So, rather than simply jumping into retirement without a thought, it’s worth taking some time out to consider your plans. You may actually end up thinking that you’re still happy working in some capacity.

Work out how much income you need

What you’re planning to do will give you a decent steer in terms of how much income you’ll need. 

It’s best not to automatically assume you’ll be spending less. While you’re working, it’s likely most of your discretionary spending is at weekends. Once you stop working, your weekends will effectively last for seven days each week! 

As you prepare and start planning ahead, it’s a good idea to make a budget. When doing this, it can help to break down your potential future spending into two categories:

  • Your essential expenditure – This covers your basic living costs, including expenses for meals, home cooling, utility bills, and day-to-day travel.
  • Discretionary spending – This is effectively the money you’ll spend on your retirement plan, as well as other regular outgoings on things like eating out, holidays, and leisure.

With a good idea of your spending needs in retirement, you’ll be able to work out the income you’re likely to need.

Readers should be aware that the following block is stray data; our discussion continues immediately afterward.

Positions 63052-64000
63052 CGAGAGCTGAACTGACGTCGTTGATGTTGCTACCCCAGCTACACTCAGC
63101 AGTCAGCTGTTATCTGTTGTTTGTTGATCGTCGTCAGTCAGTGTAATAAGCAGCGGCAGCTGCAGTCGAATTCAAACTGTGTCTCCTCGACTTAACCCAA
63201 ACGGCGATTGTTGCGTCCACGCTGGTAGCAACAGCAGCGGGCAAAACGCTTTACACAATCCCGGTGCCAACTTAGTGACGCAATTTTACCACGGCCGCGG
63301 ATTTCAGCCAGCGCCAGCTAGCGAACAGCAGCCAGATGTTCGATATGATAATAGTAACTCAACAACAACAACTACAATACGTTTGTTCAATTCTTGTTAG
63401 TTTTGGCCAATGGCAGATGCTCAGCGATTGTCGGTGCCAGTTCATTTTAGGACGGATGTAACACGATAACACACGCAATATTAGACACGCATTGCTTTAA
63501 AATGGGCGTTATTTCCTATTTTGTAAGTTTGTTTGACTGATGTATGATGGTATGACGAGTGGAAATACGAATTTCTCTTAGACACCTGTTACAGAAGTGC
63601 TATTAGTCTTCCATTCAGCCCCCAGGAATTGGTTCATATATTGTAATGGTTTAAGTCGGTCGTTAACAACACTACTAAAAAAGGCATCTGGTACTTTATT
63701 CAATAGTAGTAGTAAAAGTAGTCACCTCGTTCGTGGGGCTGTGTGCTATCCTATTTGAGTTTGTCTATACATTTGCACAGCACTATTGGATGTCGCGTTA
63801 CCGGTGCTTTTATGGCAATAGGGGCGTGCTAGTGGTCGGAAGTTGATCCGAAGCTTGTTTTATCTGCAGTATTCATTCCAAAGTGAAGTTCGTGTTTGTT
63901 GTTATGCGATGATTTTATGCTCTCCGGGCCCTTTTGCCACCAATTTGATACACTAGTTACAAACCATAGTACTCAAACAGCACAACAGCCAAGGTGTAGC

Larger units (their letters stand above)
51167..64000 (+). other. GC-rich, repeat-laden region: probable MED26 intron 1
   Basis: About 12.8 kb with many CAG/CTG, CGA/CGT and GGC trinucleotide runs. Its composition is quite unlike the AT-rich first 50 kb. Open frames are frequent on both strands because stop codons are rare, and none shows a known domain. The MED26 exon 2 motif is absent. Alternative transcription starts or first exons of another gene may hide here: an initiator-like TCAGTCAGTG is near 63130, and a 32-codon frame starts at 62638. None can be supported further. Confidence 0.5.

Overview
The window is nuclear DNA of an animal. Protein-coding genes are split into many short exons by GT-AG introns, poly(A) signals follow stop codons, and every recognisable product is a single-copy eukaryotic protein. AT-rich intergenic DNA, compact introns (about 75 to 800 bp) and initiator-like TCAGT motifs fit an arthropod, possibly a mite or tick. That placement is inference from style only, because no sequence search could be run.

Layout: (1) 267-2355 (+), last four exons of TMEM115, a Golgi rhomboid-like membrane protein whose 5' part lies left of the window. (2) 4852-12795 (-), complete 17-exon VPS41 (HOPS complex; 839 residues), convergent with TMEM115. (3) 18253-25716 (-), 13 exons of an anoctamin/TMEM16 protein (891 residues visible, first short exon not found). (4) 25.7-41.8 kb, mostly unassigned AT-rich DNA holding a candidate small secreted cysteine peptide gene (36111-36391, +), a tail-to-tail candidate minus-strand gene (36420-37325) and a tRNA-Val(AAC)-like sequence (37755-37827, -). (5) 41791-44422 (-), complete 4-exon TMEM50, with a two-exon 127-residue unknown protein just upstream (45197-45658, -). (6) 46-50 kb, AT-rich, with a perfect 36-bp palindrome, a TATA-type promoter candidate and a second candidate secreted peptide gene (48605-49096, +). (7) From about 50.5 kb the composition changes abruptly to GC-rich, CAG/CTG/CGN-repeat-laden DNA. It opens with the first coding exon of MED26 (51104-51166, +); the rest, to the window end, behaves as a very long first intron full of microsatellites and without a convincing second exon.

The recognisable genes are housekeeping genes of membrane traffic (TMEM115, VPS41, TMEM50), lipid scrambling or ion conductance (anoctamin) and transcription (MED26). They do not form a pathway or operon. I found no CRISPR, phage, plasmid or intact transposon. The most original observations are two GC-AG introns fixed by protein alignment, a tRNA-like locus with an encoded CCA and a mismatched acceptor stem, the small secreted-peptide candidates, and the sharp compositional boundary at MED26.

You need to ascertain your sources of retirement income

With an idea of how much income you’ll need to fund your lifestyle of choice, you will then need to work through your various financial assets and get an idea of how much income they will provide you with.

The sooner you know this the better, so if you’re thinking of retiring in 2024 it should be high on your priority list. 

Likely sources of income and lump sums for one-off purchases could include:

  • Your accrued retirement funds, including your super, plus any retained pension assets in the UK if you have any. You can use the Pension Tracing Service website to find any UK pension funds you may have lost track of.
  • Any UK State Pension you may be entitled to. You can check on the UK government website to see how much you can expect to receive. 
  • Other savings and investments you’ve accrued.